Whatever algorithm this ELPH uses, it produces generally nice looking shots throughout the range, but it's best to avoid very dark scenarios.

Some moderate pixel sharpening is evident along high-contrast borders, but that’s always the case with compact cameras. The lens is inherently sharp, at least by the standards of the travel-zoom class. Otherwise, we measured strong but not standout noise performance. Low ISOs are generally reliable, with heavier noise reduction appears to kick in around ISO 800. In fact, there’s a soft texture to the shots throughout the ISO range, suggesting that noise reduction is constantly at work, but whatever algorithm this ELPH uses, it produces generally nice looking shots throughout the range, but it's best to avoid very dark scenarios.


The Canon ELPH series is usually a safe bet for a cool, quality camera at a decent price, but the top end of the lineup has been pretty wonky over the past few years.

The 530 HS's image quality is generally strong, and its lens is bright and impressively far-reaching, but Canon has ruined this camera with a crummy touchscreen. With such a lousy shooting experience, no one will care that the 530 HS takes nice-looking photos in pretty much any situation (at least by compact-camera standards), or that it's packed full of fun filters and effects, because the laggy touchscreen casts a damper over everything. Everything from switching modes to cycling through photos in playback is more difficult than it needs to be.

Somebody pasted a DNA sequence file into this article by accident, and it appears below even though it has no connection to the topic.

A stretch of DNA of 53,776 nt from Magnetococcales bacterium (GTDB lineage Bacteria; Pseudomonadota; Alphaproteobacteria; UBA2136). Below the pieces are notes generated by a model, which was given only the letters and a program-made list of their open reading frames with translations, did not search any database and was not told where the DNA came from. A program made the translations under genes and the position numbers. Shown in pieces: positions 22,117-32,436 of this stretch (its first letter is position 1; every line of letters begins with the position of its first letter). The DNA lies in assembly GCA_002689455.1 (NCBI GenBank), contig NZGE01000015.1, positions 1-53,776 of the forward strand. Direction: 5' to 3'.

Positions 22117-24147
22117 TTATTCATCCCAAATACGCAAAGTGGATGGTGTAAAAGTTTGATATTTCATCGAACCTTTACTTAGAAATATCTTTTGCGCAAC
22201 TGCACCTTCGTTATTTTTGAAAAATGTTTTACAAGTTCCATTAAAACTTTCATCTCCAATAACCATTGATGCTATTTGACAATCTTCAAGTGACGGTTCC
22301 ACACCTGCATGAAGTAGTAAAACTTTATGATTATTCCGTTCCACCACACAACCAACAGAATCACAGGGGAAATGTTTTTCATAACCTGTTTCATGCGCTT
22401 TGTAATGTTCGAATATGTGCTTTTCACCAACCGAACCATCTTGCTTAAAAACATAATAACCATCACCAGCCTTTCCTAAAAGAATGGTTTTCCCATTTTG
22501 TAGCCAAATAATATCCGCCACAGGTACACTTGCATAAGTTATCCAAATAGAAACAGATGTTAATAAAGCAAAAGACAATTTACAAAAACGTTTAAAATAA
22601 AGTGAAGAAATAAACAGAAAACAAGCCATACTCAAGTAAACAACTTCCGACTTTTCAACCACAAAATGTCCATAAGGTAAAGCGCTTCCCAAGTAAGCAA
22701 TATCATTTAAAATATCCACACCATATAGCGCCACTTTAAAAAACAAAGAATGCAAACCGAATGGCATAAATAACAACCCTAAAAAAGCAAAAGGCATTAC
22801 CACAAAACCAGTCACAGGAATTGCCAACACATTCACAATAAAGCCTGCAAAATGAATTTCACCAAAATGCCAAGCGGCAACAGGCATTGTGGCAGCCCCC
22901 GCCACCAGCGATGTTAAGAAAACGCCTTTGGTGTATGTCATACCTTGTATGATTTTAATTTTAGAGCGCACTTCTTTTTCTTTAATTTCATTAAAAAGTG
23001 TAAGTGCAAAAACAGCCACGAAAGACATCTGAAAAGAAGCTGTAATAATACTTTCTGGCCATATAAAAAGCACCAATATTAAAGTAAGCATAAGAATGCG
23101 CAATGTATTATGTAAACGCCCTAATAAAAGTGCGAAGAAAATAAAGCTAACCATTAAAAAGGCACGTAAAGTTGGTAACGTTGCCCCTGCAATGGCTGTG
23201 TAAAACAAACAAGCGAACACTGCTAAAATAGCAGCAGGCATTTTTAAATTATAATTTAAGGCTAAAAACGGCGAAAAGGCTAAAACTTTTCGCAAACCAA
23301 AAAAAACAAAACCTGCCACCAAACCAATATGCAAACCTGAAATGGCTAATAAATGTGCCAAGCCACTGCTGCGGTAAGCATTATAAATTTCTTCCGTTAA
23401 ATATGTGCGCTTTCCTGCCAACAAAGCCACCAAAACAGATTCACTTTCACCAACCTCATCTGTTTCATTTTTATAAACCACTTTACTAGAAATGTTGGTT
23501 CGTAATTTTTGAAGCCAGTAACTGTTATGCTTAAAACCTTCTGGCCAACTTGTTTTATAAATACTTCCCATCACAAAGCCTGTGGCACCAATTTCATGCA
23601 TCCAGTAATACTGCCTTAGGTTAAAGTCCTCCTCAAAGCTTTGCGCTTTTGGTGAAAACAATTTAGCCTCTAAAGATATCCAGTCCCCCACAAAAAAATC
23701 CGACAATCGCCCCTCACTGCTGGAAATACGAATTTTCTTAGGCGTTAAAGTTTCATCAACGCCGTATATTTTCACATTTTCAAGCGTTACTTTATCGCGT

After hours of tinkering, with the user manual by our side, we could only get one WiFi-related feature to work.

Then there’s the built-in WiFi. Users can wirelessly upload their photos to their computers, iPhones, or directly to social media services—at least that’s how it’s supposed to work. After hours of tinkering, with the user manual by our side, we could only get one WiFi-related feature to work. It isn’t worth the hassle. Unless these features become as seamless as what you'd find on a smartphone, they aren't advancing anything.

The ELPH 530 HS earns a decent overall score on the merits of its image quality, but we do not recommend it. There are plenty of cameras for the same money with longer zooms, better image quality, and smarter interfaces. If you’re sold on this camera for some reason, save $70 and buy the WiFi-free ELPH 520 HS instead. Better yet, buy a completely different camera.

Science Introduction

The Canon PowerShot ELPH 530 HS (MSRP $349) has some major drawbacks. For example, its claim of built-in WiFi leaves a lot to be desired. On the picture quality side of things, however, it stacks up competitively with similarly priced compacts, struggling notably during low-light settings. While there are no huge flaws here, the ELPH 530 HS's performance isn't such that it can justify its price tag, especially since its features are so lackluster.